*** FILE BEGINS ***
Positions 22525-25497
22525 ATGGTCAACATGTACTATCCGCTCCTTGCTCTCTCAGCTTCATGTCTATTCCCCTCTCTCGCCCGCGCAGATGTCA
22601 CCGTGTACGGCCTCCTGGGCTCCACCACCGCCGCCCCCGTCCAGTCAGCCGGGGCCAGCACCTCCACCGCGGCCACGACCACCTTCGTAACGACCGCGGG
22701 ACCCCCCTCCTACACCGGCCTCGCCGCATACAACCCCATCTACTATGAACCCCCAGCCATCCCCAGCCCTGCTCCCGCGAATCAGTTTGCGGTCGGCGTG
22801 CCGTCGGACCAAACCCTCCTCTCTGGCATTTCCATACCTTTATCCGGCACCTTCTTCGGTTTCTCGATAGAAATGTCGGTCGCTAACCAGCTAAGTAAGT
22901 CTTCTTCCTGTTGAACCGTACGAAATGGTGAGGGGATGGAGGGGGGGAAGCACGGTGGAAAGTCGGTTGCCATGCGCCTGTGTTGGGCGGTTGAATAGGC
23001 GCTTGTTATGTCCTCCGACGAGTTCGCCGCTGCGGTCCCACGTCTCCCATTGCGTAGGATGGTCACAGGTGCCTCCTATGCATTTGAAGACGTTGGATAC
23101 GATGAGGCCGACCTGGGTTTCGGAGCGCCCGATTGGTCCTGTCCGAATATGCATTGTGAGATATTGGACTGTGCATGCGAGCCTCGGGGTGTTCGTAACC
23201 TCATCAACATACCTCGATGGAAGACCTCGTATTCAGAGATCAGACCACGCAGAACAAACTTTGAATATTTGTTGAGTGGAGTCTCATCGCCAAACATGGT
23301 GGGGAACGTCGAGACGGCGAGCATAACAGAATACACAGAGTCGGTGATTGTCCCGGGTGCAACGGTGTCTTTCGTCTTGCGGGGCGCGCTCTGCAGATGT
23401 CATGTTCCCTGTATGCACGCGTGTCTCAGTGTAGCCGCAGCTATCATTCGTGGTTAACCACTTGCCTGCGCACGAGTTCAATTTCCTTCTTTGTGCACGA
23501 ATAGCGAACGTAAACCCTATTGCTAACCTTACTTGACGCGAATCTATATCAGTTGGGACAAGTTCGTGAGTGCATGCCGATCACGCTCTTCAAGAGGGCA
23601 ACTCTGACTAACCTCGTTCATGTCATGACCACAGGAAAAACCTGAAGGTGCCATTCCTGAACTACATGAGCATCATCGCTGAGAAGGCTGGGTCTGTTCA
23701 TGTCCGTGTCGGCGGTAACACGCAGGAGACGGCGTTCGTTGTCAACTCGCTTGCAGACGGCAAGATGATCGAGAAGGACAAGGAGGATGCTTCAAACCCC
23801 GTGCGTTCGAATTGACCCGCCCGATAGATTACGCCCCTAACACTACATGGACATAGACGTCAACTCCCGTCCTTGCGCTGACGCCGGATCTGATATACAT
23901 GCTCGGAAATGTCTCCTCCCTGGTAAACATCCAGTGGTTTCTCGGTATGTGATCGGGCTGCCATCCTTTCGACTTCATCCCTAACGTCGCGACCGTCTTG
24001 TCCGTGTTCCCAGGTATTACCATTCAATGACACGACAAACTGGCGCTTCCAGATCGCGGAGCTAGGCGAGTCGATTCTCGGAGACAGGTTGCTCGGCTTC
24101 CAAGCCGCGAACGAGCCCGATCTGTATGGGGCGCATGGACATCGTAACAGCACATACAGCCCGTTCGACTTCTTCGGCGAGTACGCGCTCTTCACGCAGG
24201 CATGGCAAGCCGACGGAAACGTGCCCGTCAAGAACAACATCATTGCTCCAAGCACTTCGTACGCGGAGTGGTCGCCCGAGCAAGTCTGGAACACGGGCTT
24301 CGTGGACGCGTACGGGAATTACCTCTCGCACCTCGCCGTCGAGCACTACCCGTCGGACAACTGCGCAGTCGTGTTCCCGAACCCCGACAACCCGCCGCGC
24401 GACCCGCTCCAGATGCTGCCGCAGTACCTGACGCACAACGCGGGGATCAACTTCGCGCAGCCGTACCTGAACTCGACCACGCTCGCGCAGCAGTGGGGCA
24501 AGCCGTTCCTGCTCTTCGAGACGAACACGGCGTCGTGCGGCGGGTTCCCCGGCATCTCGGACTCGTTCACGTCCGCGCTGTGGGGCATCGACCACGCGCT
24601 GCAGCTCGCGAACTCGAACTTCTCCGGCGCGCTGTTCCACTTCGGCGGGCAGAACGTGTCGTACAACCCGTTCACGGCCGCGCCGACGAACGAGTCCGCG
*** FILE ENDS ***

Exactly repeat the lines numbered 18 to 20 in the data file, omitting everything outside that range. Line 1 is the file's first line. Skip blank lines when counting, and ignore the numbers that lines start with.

24101 CAAGCCGCGAACGAGCCCGATCTGTATGGGGCGCATGGACATCGTAACAGCACATACAGCCCGTTCGACTTCTTCGGCGAGTACGCGCTCTTCACGCAGG
24201 CATGGCAAGCCGACGGAAACGTGCCCGTCAAGAACAACATCATTGCTCCAAGCACTTCGTACGCGGAGTGGTCGCCCGAGCAAGTCTGGAACACGGGCTT
24301 CGTGGACGCGTACGGGAATTACCTCTCGCACCTCGCCGTCGAGCACTACCCGTCGGACAACTGCGCAGTCGTGTTCCCGAACCCCGACAACCCGCCGCGC